Masque of the Red Death
April 24, 2012
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Araby Worth, the daughter of the city's most famous scientist spends her nights at the Debauchery Club with her friend April. The girls in their glittery make-up and cut-off skirts are looking for something. Something to live for, something to enjoy in this desolate world filled with despair and so, so much death.
At the Club she meets Will, the young owner of the club . . . and Elliot the young but dangerous aristocrat. Both of whom will lead Araby down very different path but who might also give her that something she was looking for - if not more.
Masque of the Red Death, a retelling of Edgar Allan Poe's short story "The Masque of the Red Death" is Bethany Griffin's second novel after her December 2008 contemporary Handcuffs*. Masque was maybe supposed to be set in the same time period as Poe's tale but it was hard to tell - there was talk of the long dresses they wore before the plague, the horses they used to use and there was little to no technology. It could also have been set in a plague ravaged future that had sort of a reverse renaissance before the plague hit as well.
With the few bits of steampunk added in, however, it felt like an altered Victorian era setting
The premise of a story is fantastic. A city that's been ravaged by a plague. Where the air is too dangerous to breathe and everyone - or nearly everyone - is fearing death at every turn. Things are getting more and more dangerous by the day, with uprisings seemingly imminent. Class warfare still exists as the rich have the money to buy the masks that will filter the air and keep you alive . . . But I felt some kind of disconnect between the characters and the plot.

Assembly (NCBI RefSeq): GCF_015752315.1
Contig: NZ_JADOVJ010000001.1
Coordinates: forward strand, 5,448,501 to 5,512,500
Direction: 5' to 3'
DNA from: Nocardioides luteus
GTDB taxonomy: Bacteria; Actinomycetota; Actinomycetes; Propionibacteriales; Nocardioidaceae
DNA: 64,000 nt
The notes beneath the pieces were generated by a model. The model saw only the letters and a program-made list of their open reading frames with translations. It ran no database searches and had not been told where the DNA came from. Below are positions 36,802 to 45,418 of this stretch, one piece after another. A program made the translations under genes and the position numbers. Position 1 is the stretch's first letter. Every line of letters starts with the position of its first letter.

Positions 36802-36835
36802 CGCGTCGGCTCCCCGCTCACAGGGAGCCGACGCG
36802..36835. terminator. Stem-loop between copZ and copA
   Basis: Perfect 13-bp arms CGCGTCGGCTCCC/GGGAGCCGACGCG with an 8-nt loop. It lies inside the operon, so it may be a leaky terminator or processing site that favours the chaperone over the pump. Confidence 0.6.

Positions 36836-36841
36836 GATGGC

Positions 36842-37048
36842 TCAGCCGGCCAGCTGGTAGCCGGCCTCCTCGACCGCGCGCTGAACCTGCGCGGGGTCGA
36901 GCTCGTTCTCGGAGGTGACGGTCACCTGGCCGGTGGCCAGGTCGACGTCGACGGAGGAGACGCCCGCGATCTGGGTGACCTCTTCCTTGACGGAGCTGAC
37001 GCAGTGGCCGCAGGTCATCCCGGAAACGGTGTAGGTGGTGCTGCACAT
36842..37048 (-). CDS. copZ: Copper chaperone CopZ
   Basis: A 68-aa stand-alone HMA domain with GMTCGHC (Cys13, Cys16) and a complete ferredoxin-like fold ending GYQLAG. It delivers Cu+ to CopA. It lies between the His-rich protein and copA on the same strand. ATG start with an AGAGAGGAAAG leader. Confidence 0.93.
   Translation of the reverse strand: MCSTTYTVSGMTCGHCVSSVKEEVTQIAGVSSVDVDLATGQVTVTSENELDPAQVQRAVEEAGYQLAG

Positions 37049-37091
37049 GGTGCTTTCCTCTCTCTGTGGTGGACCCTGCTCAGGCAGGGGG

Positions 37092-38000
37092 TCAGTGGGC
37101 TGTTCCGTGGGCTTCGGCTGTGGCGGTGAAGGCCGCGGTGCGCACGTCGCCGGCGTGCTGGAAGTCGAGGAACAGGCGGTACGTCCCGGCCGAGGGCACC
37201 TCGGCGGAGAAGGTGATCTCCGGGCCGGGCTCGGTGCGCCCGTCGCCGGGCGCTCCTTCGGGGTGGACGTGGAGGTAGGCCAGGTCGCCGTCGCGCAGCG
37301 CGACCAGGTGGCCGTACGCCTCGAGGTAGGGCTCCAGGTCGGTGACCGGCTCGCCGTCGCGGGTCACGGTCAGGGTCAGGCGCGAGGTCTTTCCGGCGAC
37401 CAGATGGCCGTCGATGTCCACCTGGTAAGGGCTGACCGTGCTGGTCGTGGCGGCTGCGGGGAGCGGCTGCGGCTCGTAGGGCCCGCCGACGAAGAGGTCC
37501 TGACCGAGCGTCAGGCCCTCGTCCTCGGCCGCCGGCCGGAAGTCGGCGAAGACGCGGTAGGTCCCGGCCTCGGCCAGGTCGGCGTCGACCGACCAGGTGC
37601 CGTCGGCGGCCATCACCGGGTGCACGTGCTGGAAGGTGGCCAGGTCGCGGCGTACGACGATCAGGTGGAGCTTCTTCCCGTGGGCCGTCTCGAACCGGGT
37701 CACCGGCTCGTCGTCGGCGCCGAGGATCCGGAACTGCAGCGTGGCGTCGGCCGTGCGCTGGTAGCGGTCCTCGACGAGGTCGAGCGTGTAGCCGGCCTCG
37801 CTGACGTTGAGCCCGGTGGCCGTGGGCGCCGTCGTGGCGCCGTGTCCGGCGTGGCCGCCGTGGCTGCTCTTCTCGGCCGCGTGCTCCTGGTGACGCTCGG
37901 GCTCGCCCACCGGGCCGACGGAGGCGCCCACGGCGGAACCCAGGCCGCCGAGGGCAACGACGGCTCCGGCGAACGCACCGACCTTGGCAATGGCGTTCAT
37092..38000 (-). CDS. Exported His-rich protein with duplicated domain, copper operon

I liked the characters okay and I liked the plot but I wasn't ever that invested in what was happening to the characters or who was taking part in the plot (if that makes sense). There were times when I knew something might happen to one of the characters but it didn't react how I would have liked to (or enough at all).
When there was a lot of action going on plot-wise I felt the characters were weaker and when the we got to learn more about the characters, the plot was weaker - there wasn't great balance.
What (and who) I liked most was Will and those involved with him (won't say who for spoiler sake) towards the end. That might lead me to pick up the second book and see what happens.
(Check out the Goodreads page for reviews from a lot of people who loved the book, though)
Thank you to the publisher for my advance copy of this book
*Masque appears to be on a lot of debut challenge lists, it's actually Griffin's sophomore YA novel, though